frequently are used to quash positions best addressed with a verbal
retort, not the silent treatment.
often hurt the wrong people -- that is, good hard-working folk.
180,000 Africans -- some say 400,000 -- have been killed or have
died from related disease and hunger in the Darfur region of Sudan
since 2003, desperate measures are in order, including boycotts.
Last week, the University of California regents were right to
vote to let foreign investors know their qualms about doing business
with genocidal Sudan. In March, the regents should go further
and begin dropping university investments in funds overly encumbered
It is already
illegal for American firms to do business with Sudan. Congress
has labeled the violence in Darfur, which has displaced 2 million
civilians, as "genocide," after the Bush administration
vainly hectored the government in Khartoum to stop Arab militias
-- known as Janjaweed, or evil on horseback -- from razing villages
of ethnic Africans.
have perfected rape as a weapon. John Prendergast, a Sudan expert
based in the United States with the International Crisis Group,
explained to "60 Minutes" last year, the Janjaweed "are
like a grotesque mixture of the Mafia and the Ku Klux Klan. These
guys have a racist ideology that sees the Arab population as the
supreme population that would like to see the subjugation of non-Arab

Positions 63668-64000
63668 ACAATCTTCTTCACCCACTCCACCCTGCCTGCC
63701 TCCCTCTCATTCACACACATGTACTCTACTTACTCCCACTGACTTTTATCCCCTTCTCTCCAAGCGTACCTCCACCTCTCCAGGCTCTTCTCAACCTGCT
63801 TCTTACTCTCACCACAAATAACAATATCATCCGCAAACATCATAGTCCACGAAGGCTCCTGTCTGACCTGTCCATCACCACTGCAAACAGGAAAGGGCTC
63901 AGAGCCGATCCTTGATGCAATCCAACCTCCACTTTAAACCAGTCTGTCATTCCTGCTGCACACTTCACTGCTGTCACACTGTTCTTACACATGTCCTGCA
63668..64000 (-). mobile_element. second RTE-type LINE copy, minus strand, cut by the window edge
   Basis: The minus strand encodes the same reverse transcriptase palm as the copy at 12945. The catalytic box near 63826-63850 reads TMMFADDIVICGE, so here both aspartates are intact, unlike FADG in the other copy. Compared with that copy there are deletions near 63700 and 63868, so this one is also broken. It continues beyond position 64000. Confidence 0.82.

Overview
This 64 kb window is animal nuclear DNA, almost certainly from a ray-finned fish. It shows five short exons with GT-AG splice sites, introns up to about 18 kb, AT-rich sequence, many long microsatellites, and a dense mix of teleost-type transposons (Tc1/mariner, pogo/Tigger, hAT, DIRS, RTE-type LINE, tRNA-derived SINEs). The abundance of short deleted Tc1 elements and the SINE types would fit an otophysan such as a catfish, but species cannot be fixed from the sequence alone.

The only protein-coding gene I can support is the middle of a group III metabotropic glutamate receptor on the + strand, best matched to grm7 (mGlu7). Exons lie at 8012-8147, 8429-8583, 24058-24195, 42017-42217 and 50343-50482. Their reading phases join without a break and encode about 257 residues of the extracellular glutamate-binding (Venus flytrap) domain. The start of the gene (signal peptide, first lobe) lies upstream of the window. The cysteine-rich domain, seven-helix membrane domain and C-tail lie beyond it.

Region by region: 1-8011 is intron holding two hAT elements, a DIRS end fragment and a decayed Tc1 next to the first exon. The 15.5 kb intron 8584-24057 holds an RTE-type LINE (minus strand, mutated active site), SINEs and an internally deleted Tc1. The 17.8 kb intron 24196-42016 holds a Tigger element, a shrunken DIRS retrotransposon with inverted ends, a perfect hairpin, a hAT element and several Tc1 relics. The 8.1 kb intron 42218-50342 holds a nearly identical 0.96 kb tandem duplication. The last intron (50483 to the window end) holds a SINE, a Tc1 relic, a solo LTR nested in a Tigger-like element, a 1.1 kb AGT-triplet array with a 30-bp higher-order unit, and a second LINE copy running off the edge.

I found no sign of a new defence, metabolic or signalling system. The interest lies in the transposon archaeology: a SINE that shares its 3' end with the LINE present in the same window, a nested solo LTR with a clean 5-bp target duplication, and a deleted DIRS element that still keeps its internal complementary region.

come rolling into the town'' -- on camel or horseback -- "shooting
and torching the village, often bringing women to the side and
raping women indiscriminately. And in order to ensure that the
destruction is complete, the government either sends ground forces
to oversee the operation or the attack helicopters, which often
are the most deadly things."
UC regents voted to divest in companies operating in South Africa
to protest apartheid. The vote was controversial, as many critics
believed that African workers paid the price for UC's conscience.
On the other hand, to the extent that divestment hastened a welcome
end to apartheid, it was a noble effort.
regents voted against investing in tobacco-related companies.
It was a silly exercise -- considering that people choose to smoke
-- that, the university estimates, cost about $109 million.
the issue is not second-hand smoke, but genocide. And if the UC
system can do something to put the brakes on the carnage, I'm
So is Rep.
Ed Royce, R-Calif. In a statement, Royce noted: "The U.S.
already prohibits American companies from investing in Sudan,
so this voluntary UC action only affects foreign companies. Though
significant divestiture by companies in other countries could
prompt the Chinese to fill the economic gap in Sudan, (whose)
National Islamic Front government is committing genocide, which
makes divestiture simply the proper moral course." With the
regents seemingly inclined to divest, they only need to sort out
how to do it effectively. UC spokesman Trey Davis noted that staffers
are exploring which funds to target.
a graduate student working hard for the divestment cause, told
me his group has targeted 17 companies that "most substantially
contributed to government revenue with minimal social welfare
benefits." The students' goal is to pick on corporations
that throw money at the Khartoum regime, but fill few jobs with
local workers -- and to damage the Sudanese energy sector so that
departing companies cannot quickly sell off and turn a profit.
one boycott lead to others -- especially in the politically correct
world of academia? Miller told me, "The threshold should
be extremely high, rarely met." The situation is extreme,
the stakes are high and UC should drop investments in Sudan.